[dropcap]T[/dropcap]he 30 miles of switchbacks that snake through the pine-feathered mountains of Logan Canyon in Utah are enough to make most drivers’ palms sweat. But Roger Andersen, a 46-year-old father of four, wasn’t expecting any trouble on the road last New Year’s Eve, when he set off for an impromptu ski trip to the Bear River Mountains with nine-year-old daughter Mia, four-year-old son Baylor, and nine-year-old neighbor Kenya Wildman. Andersen had driven through the canyon hundreds of times over the years.
“We ski in that area at least 20 times a year,” says Andersen. “I know the spots that ice up a lot in the winter.”
The weather was glorious for hitting the slopes—30 degrees and sunny—but the higher they drove, the slicker the roads became. Rounding a notorious hairpin turn at mile marker 473, Andersen saw a van that had skated off the road and instinctively tapped his brakes. In an instant, the Honda Accord was sliding at 25 miles per hour toward the shoulder of the highway, then lurching down a steep ten-foot embankment toward the frigid Logan River. As it hit the water, the car tipped toward the passenger side, hesitated, and then rolled onto its roof and sank into the river.
[pullquote]“You’re thinking, Is this how it’s all going to end?”[/pullquote]
There was no time to tell the kids what to do. The crash had shattered a few windows, and within seconds, the cab of the upside-down car was filled with water. “It was frightening how fast we were completely underwater,”remembers Andersen, a soft-spoken product development manager. “You’re thinking, Is this how it’s all going to end?”
Disoriented, Andersen began to search the freezing water for the kids. Mia had been right next to him in the front seat; now, in the blackness, he couldn’t find her. “I thought, If I don’t get out, maybe none of us are going to get out.” Andersen wriggled out of his seat belt, swam through a broken window, and gulped air at the surface. That’s when he saw a group of men, about ten in all, appear at the top of the embankment. One after another, they raced down and waded into the water, shouting, “Who else is in the car?” Andersen says reverently, “It was like the sight of angels.”
[dropcap]L[/dropcap]eading the charge was Chris Willden, a 35-year-old former police officer and military sniper who’d felt a jolt of panic after seeing the car veer off the road. Two years earlier, Willden had skidded into the Logan River in almost the same spot.
Andersen was screaming, “My kids are in the car!” The river was only about four feet deep near the bank, but the Accord’s doors were jammed shut, and the windows were submerged and impossible to kick in. Willden, who as a bodyguard had trained to fire a gun underwater, told Andersen he was going to shoot out the rear passenger window, where Kenya had been sitting. When Andersen didn’t object, Willden plunged the handgun he always carries into the river, carefully angled the muzzle toward the roof, and fired. The glass shattered. Willden reached in and felt for arms, legs, clothing, hair. Nothing.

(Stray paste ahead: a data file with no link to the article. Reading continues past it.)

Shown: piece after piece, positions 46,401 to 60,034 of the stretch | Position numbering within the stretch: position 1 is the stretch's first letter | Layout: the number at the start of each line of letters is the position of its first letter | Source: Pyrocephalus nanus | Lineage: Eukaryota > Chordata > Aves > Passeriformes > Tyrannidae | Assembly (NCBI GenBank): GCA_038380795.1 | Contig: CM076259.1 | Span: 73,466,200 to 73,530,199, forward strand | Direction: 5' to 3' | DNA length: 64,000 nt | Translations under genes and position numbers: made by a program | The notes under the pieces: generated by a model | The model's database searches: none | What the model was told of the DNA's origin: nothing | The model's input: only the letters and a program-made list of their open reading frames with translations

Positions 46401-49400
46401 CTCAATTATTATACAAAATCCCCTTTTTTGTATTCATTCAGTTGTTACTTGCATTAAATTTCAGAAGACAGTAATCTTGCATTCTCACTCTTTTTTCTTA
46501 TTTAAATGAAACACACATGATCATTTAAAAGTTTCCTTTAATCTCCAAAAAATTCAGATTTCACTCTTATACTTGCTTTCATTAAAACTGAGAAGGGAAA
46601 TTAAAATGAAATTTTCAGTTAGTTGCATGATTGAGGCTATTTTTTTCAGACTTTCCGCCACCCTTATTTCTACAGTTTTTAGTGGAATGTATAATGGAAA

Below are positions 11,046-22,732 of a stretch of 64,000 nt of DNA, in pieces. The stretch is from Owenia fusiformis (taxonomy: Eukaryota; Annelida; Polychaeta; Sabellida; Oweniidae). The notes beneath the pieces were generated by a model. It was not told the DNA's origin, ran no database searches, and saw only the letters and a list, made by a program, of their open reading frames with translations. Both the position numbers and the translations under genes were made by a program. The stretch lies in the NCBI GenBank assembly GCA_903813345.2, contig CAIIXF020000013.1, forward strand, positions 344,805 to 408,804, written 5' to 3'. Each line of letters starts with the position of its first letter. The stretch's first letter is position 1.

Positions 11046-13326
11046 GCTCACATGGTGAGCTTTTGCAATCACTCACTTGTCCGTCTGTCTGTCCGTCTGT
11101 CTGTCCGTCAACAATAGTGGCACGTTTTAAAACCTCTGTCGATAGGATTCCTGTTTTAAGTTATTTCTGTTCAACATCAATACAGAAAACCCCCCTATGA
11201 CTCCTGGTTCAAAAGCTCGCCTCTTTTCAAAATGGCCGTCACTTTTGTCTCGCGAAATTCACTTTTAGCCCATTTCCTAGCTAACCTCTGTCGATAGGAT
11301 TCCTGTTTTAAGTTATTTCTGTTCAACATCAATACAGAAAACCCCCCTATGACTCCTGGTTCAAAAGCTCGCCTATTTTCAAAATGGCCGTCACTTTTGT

Andersen shouted, “We’ve got to flip this car!” Even with this size group, the idea of overturning the 3,000-pound waterlogged sedan seemed absurd. “I thought, There’s no way,” Willden admits. “But on the count of three, we started pushing.” Amazingly, the car started rising, and Willden found himself staring into the terrified eyes of Kenya, the Andersens’ neighbor, who had managed to find an air pocket in the backseat. Willden sliced her seat belt with his pocket knife and pulled the girl out through the broken window.
Up front, Mia was grayish blue and floating facedown in the water. Ben Belnap, a 31-year-old school psychologist and father of four, unbuckled the girl’s limp body and raced her to the bank.
Little Baylor was hidden under the dark water that flooded the still submerged side of the car. “There’s one more child!” Andersen said.
“We need to flip the car all the way.” Straining, the rescuers gave a final, superhuman shove. For an agonizing moment, the Accord teetered precariously, then splashed onto its belly.
With the car right side up, the men could see Baylor strapped into his car seat, his eyes rolled back into his head. Morgan Carlson, a 56-year-old chiropractor, gave the preschooler chest compressions, then used Willden’s knife to free the boy from his car seat.
Laid out on the side of the road, Baylor and Mia were unconscious. Belnap recalls that when he lifted Mia, he thought, “I’m carrying a dead body out of this car. She was so limp, so blue.” But before anyone could start CPR, Mia coughed up water and blinked at the strangers surrounding her. Nearby, Baylor didn’t have a pulse. Then one man squeezed him in a kind of Heimlich maneuver, and the boy started coughing and crying. Everyone erupted in cheers. “That was a huge moment of relief for me,” says Andersen.
As Mia, Baylor, and Kenya fully recovered in the following weeks, Andersen felt compelled to thank the men who had saved them. He was dumbfounded to learn that the group included a member of a search-and-rescue team, a retired Navy diver, a respiratory therapist who knew just how to help the kids stay alive, a chiropractor trained in CPR, and of course former police officer Willden, whose equipment and training were key to quickly freeing the children.
“It’s just unbelievable that you’d have that many people there who knew what to do and how to do it,” says Andersen. “A lot of people have asked me, ‘Did you witness a miracle there?’ I always say, ‘I witnessed dozens.’”